I completely agree. But Sarah Palin doesn’t agree with you.

    Comment by jesurgislac — October 20, 2008 @ 7:52 pm | Reply

  4. Anna Bell: Palin did use her power as the Mayor to cancell the budget money for rape kits. She did try to fire a librarian who disagreed with her on the subject of banning books.

    She did fire a state official who told her he wasn’t going to do something he felt to be illegal.

    So, while as the executive, she didn’t legislate (which isn’t the job of an executive), she did do as much as she could to turn her beliefs into policy.

    And she’s against choice. She’s against the choice for a rape victitm to avoid pregnancy, and she’s against choice if one should get pregnant.

    Why, given her track record, should I believe she’d not take advantage of what power she might have to repeat the choices of behavior she’s made in the past? Why can’t I look at her track record and say… “I don’t like what she did, and I choose not to give her the chance to make those choices again; on a grander scale.”

    If I’m not supposed to judge her on her actions, her policies and her stated positions… what am I supposed to base the choice on? Her looks? Her family? Her party?

    The first two arent’ relevant, and the third doesn’t (given their track record in the past 12 years) recommend itself to me either.

    I’ll be damned if I am going to be told she’s the best VP pick on any ticket, becaus of her experience, and then accept the argument that the experience isn’t a valid measure of her candidacy. Either she’s is experienced (in which case her track record counts), or she isn’t, and I can decide how I feel about having someone with no experience chosen to be the number two of a guy who’s likely to die in office.

    Either way, in that decision, she comes up short.

    Comment by Terry Karney — October 20, 2008 @ 9:38 pm | Reply

  5. Anna Belle: However, since Sarah Palin has never said she would legislate from her beliefs, nor has she ever done so, you’re playing a little fear-based politicking yourself here, now, aren’t you?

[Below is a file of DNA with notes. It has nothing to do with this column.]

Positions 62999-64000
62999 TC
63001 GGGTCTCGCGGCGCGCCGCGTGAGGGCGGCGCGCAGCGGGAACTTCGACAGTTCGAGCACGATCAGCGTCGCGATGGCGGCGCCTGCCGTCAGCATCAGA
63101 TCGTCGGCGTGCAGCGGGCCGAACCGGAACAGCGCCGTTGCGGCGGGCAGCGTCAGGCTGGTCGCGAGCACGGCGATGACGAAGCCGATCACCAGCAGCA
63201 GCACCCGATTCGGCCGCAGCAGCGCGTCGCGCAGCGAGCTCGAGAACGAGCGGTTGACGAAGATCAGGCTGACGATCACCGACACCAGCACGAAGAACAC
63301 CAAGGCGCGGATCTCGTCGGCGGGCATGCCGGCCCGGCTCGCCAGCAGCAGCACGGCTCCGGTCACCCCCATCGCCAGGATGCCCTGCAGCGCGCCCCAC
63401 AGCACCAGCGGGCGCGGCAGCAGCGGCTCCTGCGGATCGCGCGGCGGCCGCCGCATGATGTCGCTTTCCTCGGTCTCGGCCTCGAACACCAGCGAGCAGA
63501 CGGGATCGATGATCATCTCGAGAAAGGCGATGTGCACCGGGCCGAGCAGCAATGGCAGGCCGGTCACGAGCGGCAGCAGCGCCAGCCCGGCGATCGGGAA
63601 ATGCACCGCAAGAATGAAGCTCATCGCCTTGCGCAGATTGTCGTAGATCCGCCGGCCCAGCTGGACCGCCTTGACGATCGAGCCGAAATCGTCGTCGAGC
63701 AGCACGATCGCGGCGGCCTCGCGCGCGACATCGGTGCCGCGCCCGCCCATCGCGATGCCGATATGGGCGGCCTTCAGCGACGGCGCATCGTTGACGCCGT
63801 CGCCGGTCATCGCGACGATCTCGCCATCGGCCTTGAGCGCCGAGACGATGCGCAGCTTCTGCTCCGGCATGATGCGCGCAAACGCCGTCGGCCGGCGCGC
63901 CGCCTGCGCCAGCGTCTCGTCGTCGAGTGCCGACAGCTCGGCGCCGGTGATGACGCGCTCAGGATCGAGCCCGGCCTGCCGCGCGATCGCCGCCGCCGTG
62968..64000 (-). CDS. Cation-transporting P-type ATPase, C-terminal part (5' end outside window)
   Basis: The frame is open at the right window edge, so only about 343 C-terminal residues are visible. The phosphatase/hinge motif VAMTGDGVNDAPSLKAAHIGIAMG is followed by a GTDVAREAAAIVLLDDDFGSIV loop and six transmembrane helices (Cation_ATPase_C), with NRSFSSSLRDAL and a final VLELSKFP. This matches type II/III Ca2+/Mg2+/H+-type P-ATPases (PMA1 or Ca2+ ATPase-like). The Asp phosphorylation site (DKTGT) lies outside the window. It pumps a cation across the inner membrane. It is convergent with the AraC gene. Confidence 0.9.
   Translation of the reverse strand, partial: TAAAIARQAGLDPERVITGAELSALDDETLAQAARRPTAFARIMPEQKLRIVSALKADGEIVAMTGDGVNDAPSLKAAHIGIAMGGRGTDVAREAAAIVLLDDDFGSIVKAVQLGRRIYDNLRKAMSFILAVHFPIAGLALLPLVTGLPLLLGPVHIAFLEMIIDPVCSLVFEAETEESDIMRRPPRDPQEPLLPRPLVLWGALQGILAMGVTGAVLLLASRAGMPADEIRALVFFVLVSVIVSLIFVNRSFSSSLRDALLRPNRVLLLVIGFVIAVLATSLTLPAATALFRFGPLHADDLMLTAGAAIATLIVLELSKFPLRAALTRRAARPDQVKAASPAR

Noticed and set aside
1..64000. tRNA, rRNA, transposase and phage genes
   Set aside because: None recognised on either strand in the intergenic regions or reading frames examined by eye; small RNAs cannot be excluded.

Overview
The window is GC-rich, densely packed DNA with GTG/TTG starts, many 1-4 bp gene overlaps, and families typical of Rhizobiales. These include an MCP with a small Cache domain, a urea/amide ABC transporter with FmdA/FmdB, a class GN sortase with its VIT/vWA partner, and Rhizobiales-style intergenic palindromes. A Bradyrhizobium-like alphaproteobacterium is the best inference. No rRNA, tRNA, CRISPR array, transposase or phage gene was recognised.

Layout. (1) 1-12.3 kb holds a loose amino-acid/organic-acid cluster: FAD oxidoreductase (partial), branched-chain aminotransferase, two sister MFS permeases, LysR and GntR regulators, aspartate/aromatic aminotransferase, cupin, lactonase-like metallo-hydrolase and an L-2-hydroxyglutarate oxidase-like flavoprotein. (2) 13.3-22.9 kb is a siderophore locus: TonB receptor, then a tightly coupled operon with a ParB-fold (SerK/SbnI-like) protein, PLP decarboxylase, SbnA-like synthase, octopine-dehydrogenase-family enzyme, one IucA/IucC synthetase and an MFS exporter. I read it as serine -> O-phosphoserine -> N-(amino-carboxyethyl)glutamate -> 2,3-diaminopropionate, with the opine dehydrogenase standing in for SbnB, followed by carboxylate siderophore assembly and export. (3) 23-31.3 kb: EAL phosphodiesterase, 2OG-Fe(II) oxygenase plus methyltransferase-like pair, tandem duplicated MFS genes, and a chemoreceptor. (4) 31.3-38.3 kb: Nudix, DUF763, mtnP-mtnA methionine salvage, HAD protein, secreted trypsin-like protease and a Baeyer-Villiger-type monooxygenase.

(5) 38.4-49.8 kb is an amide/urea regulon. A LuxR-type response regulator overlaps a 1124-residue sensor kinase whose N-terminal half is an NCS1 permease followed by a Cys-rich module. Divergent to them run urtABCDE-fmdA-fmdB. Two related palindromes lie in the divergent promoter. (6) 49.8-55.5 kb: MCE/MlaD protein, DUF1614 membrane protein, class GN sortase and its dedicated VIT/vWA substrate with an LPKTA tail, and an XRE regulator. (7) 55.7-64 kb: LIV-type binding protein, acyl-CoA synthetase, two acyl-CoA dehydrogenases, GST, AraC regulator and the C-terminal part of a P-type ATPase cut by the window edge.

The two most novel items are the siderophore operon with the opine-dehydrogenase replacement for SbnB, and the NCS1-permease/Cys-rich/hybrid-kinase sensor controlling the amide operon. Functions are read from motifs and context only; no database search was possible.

Well, Sarah Palin has now said directly that she will “legislate from her beliefs” – well, as Terry notes, the executive branch can’t legislate, but that she’ll use her authority/power to support legislation such as the Constitutional amendment against equal marriage:

    Brody: On Constitutional marriage amendment , are, are you for something like that?

    Palin: I am, in my own, state, I have voted along with the vast majority of Alaskans who had the opportunity to vote to amend our Constitution defining marriage as between one man and one woman. I wish on a federal level that that’s where we would go because I don’t support gay marriage. I’m not going to be out there judging individuals, sitting in a seat of judgment telling what they can and can’t do, should and should not do, but I certainly can express my own opinion here and take actions that I believe would be best for traditional marriage and that’s casting my votes and speaking up for traditional marriage that, that instrument that it’s the foundation of our society is that strong family and that’s based on that traditional definition of marriage, so I do support that.

    She’s incoherent as she ever is when not reading from a script, but she’s absolutely clear that she’s going to “take actions” to prevent same-sex couples from ever being able to be married.

    Comment by jesurgislac — October 21, 2008 @ 9:16 am | Reply